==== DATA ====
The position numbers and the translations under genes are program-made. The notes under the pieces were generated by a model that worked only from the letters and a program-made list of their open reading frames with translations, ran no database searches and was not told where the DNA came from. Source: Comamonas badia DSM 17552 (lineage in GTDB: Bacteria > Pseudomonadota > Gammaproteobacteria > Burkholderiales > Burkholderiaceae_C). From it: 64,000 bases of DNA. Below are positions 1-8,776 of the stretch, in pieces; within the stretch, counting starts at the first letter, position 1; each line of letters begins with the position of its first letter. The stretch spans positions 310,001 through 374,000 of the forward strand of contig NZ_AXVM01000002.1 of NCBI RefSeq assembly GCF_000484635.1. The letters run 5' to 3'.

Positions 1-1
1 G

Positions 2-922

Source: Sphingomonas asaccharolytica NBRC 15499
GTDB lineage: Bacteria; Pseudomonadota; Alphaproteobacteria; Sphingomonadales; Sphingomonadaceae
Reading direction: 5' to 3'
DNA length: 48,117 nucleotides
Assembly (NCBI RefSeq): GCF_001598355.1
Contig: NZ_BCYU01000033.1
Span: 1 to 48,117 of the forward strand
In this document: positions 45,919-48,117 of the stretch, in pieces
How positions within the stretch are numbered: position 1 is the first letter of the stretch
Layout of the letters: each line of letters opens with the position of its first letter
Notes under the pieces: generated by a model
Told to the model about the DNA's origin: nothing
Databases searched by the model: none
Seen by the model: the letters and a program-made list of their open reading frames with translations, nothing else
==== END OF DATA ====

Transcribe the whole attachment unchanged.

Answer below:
The position numbers and the translations under genes are program-made. The notes under the pieces were generated by a model that worked only from the letters and a program-made list of their open reading frames with translations, ran no database searches and was not told where the DNA came from. Source: Comamonas badia DSM 17552 (lineage in GTDB: Bacteria > Pseudomonadota > Gammaproteobacteria > Burkholderiales > Burkholderiaceae_C). From it: 64,000 bases of DNA. Below are positions 1-8,776 of the stretch, in pieces; within the stretch, counting starts at the first letter, position 1; each line of letters begins with the position of its first letter. The stretch spans positions 310,001 through 374,000 of the forward strand of contig NZ_AXVM01000002.1 of NCBI RefSeq assembly GCF_000484635.1. The letters run 5' to 3'.

Positions 1-1
1 G

Positions 2-922

Source: Sphingomonas asaccharolytica NBRC 15499
GTDB lineage: Bacteria; Pseudomonadota; Alphaproteobacteria; Sphingomonadales; Sphingomonadaceae
Reading direction: 5' to 3'
DNA length: 48,117 nucleotides
Assembly (NCBI RefSeq): GCF_001598355.1
Contig: NZ_BCYU01000033.1
Span: 1 to 48,117 of the forward strand
In this document: positions 45,919-48,117 of the stretch, in pieces
How positions within the stretch are numbered: position 1 is the first letter of the stretch
Layout of the letters: each line of letters opens with the position of its first letter
Notes under the pieces: generated by a model
Told to the model about the DNA's origin: nothing
Databases searched by the model: none
Seen by the model: the letters and a program-made list of their open reading frames with translations, nothing else